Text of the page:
• 13. The Five Themes and Six Essential Elements• The study of geography has long been organized according to five important themes• Location-deals with exact or relative spot on Earth • An exact location on Earth is absolute location • Relative location is its position on Earth relative to other locations• Place-includes physical & human features of a location
    • 14. • Human-Environmental Interaction-covers ways people and environments interrelate with and affect each other• Movement-involves how people and things change locations and the effects of these changes• Region-organizes Earth into geographic areas with one or more shared characteristics
    • 15. • By the early 1990s 18 Geography Standards were created and grouped into 6 Essential Elements: -The World in Spatial Terms -Places and Regions -Physical Systems -Human Systems -Environment and Society -The Uses of Geography
    • 16. Using the Geographer’s Tools
    • 17. Organizing the Globe• Globes are scale models of Earth• Globes show grids• Grids are made by lines of latitude and longitude
    • 18. • Lines of latitude measure distance north and south of the equator• Lines of latitude are called parallels• Lines of longitude measure distance east and west of the prime meridian• Lines of longitude are called meridians
    • 19. • Parallels and meridians measure distances in degrees• Degrees are further divided into minutes with there being 60 minutes in each degreeHemispheres, Continents, and Oceans• Geographers use grids to utilize how we look at the world• The equator divides the globe into Northern and Southern hemispheres while the prime meridian and 180 degree meridian divides it into Eastern and Western hemispheres
    • 20. • The planet’s land surfaces are divided into seven continents• Africa, Antarctica, Asia, Australia, Europe, North America, and South America• Landmasses surrounded by water are called islands• Greenland is the world’s largest island• Earth’s water surfaces are organized into separate areas: oceans, seas, gulfs, lakes, rivers, etc.• The four oceans are Pacific (largest), Atlantic, Indian, and Arctic (smallest)• Seas are connected to oceans while lakes are inland, Caspian Sea is world’s largest lake
    • 21. Making Maps• Maps are flat representations of all or part of Earth’s surface• A collection of maps in a book is called an atlas• Mapmakers have different ways of presenting our round Earth on flat maps called map projectionsMap Projections• Maps with cylindrical projections are designed as if a cylinder has been wrapped around the globe• A Mercator map is a cylindrical projection that shows true direction and shape• Landmasses at high altitudes or near the poles are exaggerated/distorted in size in a Mercator map
    • 22. • Conic projections are designed as if a cone has been placed over the globe• Conic projections are most accurate along the lines of latitude where it touches the globe• Flat-plane maps are those that appear to touch the globe at one point, such as the North Pole or South Pole• Flat-plane projection is useful for showing true direction for airplane pilots and ship navigators and shows true area sizes, but it distorts shapes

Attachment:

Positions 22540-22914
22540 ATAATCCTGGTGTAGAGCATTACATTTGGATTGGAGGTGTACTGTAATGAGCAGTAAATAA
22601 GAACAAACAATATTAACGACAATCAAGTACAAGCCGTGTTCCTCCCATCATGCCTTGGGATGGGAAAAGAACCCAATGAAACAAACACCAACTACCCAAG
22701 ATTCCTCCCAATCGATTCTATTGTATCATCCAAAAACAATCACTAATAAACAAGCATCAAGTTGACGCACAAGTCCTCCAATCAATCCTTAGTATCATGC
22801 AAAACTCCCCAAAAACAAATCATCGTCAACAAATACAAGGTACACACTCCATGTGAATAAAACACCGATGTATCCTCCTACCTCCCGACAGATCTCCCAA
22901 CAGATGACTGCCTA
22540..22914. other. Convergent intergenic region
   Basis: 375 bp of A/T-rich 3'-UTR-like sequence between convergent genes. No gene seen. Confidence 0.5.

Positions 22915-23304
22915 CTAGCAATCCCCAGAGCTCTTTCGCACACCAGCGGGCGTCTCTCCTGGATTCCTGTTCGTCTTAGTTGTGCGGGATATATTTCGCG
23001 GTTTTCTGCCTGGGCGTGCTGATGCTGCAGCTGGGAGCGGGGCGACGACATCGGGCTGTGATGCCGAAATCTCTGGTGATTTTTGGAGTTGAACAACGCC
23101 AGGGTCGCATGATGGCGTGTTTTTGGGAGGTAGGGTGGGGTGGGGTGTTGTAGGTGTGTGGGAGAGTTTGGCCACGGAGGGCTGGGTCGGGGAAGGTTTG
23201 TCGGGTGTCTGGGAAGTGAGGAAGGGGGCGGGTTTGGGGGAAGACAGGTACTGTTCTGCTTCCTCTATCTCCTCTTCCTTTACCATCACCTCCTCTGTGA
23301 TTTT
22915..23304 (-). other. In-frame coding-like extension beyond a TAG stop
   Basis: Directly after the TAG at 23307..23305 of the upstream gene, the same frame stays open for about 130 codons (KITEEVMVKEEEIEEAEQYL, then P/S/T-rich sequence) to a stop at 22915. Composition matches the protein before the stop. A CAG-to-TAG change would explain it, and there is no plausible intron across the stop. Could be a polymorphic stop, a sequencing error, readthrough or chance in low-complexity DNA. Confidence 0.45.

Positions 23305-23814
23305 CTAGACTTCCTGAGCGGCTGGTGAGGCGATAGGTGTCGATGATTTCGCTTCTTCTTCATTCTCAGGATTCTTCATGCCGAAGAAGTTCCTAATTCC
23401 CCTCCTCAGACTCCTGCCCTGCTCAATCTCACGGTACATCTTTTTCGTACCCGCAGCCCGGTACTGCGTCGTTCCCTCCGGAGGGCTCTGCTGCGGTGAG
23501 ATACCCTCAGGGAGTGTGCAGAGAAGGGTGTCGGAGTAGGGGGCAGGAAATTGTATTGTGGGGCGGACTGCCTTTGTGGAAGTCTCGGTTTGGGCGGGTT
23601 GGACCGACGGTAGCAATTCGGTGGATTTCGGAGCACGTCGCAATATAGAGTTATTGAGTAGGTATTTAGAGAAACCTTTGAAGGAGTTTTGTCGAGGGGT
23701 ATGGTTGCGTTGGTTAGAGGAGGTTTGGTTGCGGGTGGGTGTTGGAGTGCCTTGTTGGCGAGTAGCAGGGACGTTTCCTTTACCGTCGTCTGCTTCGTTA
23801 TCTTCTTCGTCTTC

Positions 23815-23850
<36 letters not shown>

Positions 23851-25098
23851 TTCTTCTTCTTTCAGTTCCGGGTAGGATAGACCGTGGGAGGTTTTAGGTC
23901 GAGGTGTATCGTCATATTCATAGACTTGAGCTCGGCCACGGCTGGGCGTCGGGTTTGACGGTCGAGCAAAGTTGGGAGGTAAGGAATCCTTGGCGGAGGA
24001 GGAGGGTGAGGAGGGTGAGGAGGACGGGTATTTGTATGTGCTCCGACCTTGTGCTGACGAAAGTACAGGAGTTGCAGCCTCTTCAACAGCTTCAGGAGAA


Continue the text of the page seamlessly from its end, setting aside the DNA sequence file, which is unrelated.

• 23. Great Circle Route• Drawing a straight line on a flat map will not show the shortest route between two places• Maps represent a round world on a flat plane• The shortest route between any two places on the planet is called a great-circle route• Airline pilots and ship captains use great-circle routes to help them navigate
    • 24. Understanding Map Elements• Study of geography includes looking at places at different scales• Almost all maps have common elements such as distance scales, directional indicator, and a keyDistance Scales• Distance scale helps us determine real distance between points on a mapDirectional Indicators• Most maps will include a compass rose, which has arrows that point to all 4 principal directions
    • 25. Legends• Legends are keys to identify symbols on a map and what they represent
    • 26. Other Elements• Maps may compare physical size of an area• Contiguous is connecting• Ex. Hawaii and Alaska are not part of the contiguous U.S. because they do not connect with the other 48 states• An insert map is used to focus in on a small part of a larger map
    • 27. Using Special Purpose Maps• Geographers use maps that focus on certain information about places and regions• Political maps show borders, cities, countries, states and other political features• Physical maps show natural features like mountains, rivers, and other bodies of waterClimate and Precipitation Maps• Climate maps use color to show various climate regions of the world• Precipitation maps are paired with climate maps which show the average amount of precipitation that a region gets each year
    • 28. Population and Economic Maps• Population maps give you a snapshot of the distribution of people in a region• Generally these maps deal with population density• Economic maps show a region’s important natural resources and the ways in which land is used
    • 29. Elevation Profiles and Topographic Maps• Elevation profile shows a side view of a place or area• The purpose of some maps is to show the topography of the land• Special kinds of topography maps are called contour map• Contour maps connects points of equal elevation above or below sea level
    • 30. Climate Graphs and Population Pyramids• Two common diagrams that show important geographic characteristics: climate graphs and population pyramids• Climate graphs show the average temperatures and precipitation in a place• Population pyramids show the percentage of males and females by age group in a country’s population
    • 31. Munfordville